Washington, Feb 29 : Researchers at the University of Illinois at Chicago have identified the enzymes critical for the growth and survival of bacteria in blood - opening a broad path to treatments for severe sepsis.
The disease sepsis is quite severe, fast moving, dramatic, and often fatal. It is caused due to a violent bacterial infection that enters the bloodstream.
Tythe invasion by these bacteria leads to the production of endotoxins and other toxic chemicals initiating a widespread inflammatory response of the innate immune system.
"The growth of bacterial pathogens in blood represents one of the most dangerous stages of infection," said Alexander Mankin, professor and associate director of UIC's Center for Pharmaceutical Biotechnology.
"Before we can discover an antibiotic to treat bloodstream infections, we first had to discover which enzymes are essential for bacteria to live in the bloodstream. Our major goal was to identify genes that are critical for the survival and growth of bacteria in blood," he added.
For the study, Shalaka Samant, a graduate student in Mankin's laboratory, infected human blood in a test tube with E. coli bacteria, a major cause of bloodstream infections in hospitalized patients.
Using a new technique, Samant found that 19 E. coli mutants out of more than 4,000 she tested could not grow in blood. The majority of the mutants carried a deletion of a gene involved in making nucleotides, the building blocks of DNA and RNA.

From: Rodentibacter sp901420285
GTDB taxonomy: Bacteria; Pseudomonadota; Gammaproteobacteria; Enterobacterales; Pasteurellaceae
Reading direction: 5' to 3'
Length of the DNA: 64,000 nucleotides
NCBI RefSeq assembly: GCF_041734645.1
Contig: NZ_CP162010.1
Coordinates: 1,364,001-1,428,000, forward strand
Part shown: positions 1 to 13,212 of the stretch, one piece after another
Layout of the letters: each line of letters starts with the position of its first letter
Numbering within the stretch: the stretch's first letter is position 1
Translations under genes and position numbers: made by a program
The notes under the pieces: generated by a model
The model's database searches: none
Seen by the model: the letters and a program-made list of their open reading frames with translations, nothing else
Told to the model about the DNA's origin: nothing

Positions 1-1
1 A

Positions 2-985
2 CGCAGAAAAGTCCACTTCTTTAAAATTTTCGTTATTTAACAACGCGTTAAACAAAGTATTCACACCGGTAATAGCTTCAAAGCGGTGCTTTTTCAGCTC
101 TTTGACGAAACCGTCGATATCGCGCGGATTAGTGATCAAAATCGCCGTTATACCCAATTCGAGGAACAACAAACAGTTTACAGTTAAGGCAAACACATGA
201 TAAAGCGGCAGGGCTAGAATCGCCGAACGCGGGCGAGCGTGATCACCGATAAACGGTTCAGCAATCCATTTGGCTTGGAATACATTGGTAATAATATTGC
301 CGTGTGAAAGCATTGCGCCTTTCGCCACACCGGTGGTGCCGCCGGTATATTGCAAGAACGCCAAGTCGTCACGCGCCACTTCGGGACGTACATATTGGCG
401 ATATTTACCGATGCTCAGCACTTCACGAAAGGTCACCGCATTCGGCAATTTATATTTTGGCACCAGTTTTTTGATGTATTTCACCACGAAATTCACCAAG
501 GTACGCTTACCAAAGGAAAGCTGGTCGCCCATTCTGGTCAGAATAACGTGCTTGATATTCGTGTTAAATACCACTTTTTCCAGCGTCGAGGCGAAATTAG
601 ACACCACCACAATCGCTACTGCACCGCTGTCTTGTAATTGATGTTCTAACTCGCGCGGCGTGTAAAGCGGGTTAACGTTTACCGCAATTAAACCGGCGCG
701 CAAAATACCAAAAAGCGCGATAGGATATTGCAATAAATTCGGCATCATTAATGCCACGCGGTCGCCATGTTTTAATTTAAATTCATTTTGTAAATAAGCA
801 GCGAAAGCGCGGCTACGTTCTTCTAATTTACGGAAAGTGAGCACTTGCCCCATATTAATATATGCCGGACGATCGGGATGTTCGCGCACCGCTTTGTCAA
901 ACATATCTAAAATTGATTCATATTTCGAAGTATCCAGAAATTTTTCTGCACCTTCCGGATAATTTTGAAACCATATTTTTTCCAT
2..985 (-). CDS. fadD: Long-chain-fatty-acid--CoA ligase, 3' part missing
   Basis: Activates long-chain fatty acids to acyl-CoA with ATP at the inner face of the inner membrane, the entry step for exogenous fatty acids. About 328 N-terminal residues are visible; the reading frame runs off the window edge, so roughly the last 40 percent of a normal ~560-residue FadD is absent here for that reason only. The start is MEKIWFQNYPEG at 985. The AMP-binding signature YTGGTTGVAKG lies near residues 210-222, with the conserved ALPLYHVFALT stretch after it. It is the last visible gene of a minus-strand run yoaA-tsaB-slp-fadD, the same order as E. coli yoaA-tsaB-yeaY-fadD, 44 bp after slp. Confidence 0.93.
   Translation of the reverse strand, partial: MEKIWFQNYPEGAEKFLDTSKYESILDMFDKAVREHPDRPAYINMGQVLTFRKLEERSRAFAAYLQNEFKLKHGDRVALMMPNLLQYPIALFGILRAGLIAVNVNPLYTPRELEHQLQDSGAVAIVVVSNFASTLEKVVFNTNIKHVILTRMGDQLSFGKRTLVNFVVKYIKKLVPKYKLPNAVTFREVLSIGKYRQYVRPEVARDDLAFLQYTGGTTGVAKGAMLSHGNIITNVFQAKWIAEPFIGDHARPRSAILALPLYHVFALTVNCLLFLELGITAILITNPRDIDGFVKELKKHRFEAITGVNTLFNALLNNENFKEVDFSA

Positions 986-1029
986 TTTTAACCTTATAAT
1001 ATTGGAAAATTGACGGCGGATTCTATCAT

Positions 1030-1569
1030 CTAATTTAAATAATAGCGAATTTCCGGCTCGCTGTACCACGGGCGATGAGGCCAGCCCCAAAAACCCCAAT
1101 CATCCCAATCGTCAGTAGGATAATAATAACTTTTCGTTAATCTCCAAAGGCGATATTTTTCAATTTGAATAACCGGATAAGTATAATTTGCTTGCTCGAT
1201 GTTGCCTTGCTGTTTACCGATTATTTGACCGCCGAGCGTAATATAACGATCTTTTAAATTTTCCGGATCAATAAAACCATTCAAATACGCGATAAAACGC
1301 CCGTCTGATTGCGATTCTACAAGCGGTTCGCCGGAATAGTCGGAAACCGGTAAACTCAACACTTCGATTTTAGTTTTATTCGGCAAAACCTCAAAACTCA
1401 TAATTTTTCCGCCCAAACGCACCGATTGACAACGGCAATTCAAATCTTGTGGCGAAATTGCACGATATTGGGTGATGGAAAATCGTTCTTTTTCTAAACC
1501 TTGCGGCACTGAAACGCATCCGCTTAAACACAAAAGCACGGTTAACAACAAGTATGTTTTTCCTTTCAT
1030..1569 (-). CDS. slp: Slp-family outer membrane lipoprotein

Samant said the findings showed that the biosynthesis nucleotides is crucial for the growth of the bacteria in human blood.
She studied another bloodstream pathogen -- Bacillus anthracis, the causative agent of anthrax.
"There are few treatment options available for the late stages of anthrax infections. We found that, similar to E. coli, anthracis bacilli that could not biosynthesize nucleotides also were unable to grow in blood," Samant said.
Researchers led by Dr. James Cook, chief of infectious diseases, immunology and internal medicine at the University of Illinois Medical Center at Chicago, added to Samant's research by showing Bacillus anthracis mutants that were unable to synthesize nucleotides were not able to infect mice.
After they were infected with anthrax, the mice remained healthy, with no bacteria detected in their blood.
According to Mankin, the enzymes of nucleotide biosynthesis could make excellent antibiotic targets.
The UIC Center for Pharmaceutical Biotechnology is now working to identify drugs that inhibit these enzymes.
The study is published in the February issue of the journal PLoS Pathogens.